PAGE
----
Phages and their lysins are the raw materials for our drugs
Phages and phage lysins in nature
Phages are the most abundant biological entity on earth. Approximately 10³¹ populate our planet and they outnumber bacteria 10:1. Phages hunt, infect and kill bacteria and are extremely precise – typically only capable of infecting a small number of bacterial strains.
Phages are bactericidal by nature and have the potential to be a highly innovative novel anti-bacterial that work where antibiotics fail. Their precision allows the precise targeting of individual bacterial strains within the beneficial microbiomes.
Many phages also encode a protein called a lysin. The phage needs the lysin in the last step of its replication cycle to cleave the bacterial cell wall. This kills the bacteria.
Lysins can also cleave the cell wall from the outside. This makes them a novel class of anti-bacterials with the potential to revolutionize the treatment of bacterial infections.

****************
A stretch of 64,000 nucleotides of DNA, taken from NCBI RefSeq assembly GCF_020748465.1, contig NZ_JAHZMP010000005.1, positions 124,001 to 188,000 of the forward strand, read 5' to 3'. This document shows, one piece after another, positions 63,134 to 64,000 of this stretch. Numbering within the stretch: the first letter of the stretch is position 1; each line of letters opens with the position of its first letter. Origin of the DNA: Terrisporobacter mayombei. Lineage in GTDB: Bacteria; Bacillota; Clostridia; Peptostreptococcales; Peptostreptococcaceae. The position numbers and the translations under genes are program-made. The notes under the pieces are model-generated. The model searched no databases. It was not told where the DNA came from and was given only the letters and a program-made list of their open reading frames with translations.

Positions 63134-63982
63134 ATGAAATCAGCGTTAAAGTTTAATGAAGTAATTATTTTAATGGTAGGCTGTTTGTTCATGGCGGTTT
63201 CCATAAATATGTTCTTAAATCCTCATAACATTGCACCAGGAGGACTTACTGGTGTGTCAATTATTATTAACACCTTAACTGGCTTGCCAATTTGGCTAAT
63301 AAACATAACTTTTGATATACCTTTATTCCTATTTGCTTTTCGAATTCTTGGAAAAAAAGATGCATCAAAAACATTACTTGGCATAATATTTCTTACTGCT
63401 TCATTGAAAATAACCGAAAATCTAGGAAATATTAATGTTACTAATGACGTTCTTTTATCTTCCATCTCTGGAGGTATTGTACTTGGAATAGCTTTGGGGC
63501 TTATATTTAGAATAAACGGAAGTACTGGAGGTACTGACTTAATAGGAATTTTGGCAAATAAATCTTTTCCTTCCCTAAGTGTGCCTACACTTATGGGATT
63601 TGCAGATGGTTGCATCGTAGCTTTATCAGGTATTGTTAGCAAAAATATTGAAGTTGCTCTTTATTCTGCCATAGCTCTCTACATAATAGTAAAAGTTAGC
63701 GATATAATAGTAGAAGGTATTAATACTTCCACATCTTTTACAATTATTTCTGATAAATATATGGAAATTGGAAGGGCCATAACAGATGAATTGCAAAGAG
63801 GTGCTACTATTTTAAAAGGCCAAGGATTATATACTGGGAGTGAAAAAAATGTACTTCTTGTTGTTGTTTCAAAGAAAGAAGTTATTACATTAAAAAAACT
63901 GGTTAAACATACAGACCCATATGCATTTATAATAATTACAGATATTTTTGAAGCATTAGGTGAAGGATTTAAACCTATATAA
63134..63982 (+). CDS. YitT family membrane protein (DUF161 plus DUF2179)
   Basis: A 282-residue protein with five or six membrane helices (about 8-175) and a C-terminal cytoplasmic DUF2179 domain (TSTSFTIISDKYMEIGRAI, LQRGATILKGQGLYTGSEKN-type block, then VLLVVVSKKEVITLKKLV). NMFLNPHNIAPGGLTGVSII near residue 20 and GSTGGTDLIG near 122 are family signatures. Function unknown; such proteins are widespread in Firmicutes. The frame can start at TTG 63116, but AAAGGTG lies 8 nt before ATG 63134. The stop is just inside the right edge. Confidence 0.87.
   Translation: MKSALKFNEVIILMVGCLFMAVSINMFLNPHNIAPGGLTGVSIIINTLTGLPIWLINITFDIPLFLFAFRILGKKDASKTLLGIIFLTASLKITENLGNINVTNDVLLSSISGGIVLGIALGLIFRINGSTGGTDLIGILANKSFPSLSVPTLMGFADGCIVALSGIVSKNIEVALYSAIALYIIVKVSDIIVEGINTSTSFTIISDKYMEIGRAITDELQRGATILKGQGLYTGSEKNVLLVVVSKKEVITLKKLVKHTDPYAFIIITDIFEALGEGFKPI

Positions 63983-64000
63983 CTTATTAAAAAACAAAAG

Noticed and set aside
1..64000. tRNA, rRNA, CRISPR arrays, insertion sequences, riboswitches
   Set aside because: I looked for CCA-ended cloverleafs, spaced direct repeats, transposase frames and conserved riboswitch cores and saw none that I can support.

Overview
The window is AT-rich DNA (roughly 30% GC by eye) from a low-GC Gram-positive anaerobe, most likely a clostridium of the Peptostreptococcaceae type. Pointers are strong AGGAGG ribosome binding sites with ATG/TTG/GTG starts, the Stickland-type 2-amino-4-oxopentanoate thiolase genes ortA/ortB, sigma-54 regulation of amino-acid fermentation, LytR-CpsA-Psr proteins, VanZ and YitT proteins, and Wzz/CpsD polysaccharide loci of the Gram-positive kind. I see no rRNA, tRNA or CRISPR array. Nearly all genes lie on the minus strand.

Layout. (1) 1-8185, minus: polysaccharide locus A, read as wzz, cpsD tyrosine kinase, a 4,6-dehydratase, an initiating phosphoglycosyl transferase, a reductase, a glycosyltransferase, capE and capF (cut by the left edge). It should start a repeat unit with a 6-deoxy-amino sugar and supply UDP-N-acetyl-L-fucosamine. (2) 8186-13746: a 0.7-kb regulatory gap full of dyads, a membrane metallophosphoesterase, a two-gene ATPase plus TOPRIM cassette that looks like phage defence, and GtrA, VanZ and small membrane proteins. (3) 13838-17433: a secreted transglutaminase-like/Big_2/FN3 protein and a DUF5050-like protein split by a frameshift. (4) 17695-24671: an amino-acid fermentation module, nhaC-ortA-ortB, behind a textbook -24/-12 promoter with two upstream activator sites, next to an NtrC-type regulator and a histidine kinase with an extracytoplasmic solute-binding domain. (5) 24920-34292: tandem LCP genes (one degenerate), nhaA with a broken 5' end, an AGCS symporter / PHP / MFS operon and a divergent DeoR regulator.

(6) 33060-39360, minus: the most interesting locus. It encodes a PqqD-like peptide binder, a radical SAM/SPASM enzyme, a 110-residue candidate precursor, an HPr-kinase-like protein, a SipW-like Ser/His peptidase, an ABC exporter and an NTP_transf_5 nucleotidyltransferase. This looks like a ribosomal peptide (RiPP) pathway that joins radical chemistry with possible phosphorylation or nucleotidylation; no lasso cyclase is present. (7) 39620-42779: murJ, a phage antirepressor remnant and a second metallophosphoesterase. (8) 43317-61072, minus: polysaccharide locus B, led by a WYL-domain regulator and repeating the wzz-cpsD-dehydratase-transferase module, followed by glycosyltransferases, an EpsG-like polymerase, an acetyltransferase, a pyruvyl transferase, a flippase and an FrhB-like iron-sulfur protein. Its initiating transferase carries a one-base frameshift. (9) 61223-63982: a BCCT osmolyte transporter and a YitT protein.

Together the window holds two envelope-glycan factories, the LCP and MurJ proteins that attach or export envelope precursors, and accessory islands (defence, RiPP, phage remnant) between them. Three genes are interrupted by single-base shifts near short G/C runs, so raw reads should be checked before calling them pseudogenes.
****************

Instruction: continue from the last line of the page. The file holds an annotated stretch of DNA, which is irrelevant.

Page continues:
See below for a schematic representation of how phages and their lysins work.
Schematic representation of phages' and lysins' activity
Phages hunt for a specific bacteria to infect
Phages hijack the bacteria to produce new phage particles
Phages force the bacteria to assemble cell wall lysins
Lysins cleave the cell wall, the new phage particles escape
Phages and phage lysins as pharmaceuticals
The potential of phages and lysins as novel anti-bacterials have been well recognized over the past decades. However, phages and phage lysins found in nature typically have a number of drawbacks:
Limited host range
Limited potency & fast resistance formation
For more information on phages and lysins in general, the following publications are useful starting points: